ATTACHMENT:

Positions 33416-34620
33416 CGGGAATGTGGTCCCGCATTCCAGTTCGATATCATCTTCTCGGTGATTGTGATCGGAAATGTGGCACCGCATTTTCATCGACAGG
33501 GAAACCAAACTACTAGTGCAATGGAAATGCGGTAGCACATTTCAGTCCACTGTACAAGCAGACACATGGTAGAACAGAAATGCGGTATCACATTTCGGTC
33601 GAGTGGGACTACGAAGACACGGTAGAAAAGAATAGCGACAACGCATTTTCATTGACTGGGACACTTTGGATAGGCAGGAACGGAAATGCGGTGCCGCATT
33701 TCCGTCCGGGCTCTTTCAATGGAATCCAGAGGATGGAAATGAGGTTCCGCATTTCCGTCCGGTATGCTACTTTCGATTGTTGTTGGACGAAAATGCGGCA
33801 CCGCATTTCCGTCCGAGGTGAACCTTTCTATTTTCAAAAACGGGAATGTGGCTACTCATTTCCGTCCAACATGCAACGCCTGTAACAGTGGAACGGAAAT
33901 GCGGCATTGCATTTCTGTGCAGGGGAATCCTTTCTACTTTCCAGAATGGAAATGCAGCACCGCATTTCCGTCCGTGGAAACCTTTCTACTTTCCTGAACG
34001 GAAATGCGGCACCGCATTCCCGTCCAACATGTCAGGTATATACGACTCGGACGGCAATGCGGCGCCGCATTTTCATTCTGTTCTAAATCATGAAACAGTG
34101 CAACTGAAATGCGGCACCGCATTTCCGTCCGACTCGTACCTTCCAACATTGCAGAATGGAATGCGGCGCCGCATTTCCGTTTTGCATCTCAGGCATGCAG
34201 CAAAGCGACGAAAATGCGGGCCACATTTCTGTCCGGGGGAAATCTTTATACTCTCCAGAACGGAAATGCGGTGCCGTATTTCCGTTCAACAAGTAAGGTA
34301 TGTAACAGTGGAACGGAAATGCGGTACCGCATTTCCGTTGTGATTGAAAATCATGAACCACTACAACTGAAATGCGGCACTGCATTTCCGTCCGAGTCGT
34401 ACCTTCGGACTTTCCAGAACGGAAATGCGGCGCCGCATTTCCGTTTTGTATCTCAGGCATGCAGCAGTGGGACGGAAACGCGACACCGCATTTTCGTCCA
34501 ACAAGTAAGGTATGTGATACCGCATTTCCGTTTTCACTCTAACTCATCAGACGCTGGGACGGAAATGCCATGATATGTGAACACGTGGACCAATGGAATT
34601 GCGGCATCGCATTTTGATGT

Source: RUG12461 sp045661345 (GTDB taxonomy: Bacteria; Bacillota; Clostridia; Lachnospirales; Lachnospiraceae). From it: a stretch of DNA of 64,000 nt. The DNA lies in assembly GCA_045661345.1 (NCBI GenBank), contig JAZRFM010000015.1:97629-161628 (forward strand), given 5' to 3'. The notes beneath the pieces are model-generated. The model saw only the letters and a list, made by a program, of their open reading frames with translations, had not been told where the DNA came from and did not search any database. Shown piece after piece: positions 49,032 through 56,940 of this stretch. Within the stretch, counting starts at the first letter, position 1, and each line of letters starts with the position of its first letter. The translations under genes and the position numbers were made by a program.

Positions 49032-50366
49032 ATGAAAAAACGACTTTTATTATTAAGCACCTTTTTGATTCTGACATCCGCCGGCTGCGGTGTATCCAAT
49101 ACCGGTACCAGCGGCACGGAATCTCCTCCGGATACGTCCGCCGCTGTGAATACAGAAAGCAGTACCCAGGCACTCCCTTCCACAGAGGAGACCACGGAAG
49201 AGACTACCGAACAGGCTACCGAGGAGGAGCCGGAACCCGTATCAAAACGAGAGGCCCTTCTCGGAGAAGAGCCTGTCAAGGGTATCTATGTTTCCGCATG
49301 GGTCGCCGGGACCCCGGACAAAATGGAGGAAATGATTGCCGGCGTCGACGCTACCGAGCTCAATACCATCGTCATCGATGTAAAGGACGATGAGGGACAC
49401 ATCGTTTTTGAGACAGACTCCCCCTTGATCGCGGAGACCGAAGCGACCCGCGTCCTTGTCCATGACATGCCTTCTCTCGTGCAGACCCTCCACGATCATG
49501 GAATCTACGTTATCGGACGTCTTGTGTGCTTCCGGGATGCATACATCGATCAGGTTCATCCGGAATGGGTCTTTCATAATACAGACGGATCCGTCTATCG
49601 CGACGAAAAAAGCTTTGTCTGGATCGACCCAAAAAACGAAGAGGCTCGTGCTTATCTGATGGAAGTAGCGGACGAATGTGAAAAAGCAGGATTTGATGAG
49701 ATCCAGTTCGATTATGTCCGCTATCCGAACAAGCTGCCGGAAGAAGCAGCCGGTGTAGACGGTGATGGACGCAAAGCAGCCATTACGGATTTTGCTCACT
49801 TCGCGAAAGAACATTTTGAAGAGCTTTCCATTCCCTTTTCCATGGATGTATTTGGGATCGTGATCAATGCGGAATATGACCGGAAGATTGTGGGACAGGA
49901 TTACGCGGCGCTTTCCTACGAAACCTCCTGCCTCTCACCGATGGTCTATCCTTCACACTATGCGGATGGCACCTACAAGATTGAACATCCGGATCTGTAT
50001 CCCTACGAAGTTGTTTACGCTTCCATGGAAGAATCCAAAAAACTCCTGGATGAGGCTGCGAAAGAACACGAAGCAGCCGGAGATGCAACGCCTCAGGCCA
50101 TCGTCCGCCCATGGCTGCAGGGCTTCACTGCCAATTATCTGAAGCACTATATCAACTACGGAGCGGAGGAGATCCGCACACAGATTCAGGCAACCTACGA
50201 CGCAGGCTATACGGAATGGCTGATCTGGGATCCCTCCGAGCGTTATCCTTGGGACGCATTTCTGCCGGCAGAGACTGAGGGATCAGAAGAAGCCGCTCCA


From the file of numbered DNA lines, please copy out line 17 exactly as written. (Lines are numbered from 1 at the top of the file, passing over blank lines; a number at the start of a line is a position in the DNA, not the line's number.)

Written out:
49032 ATGAAAAAACGACTTTTATTATTAAGCACCTTTTTGATTCTGACATCCGCCGGCTGCGGTGTATCCAAT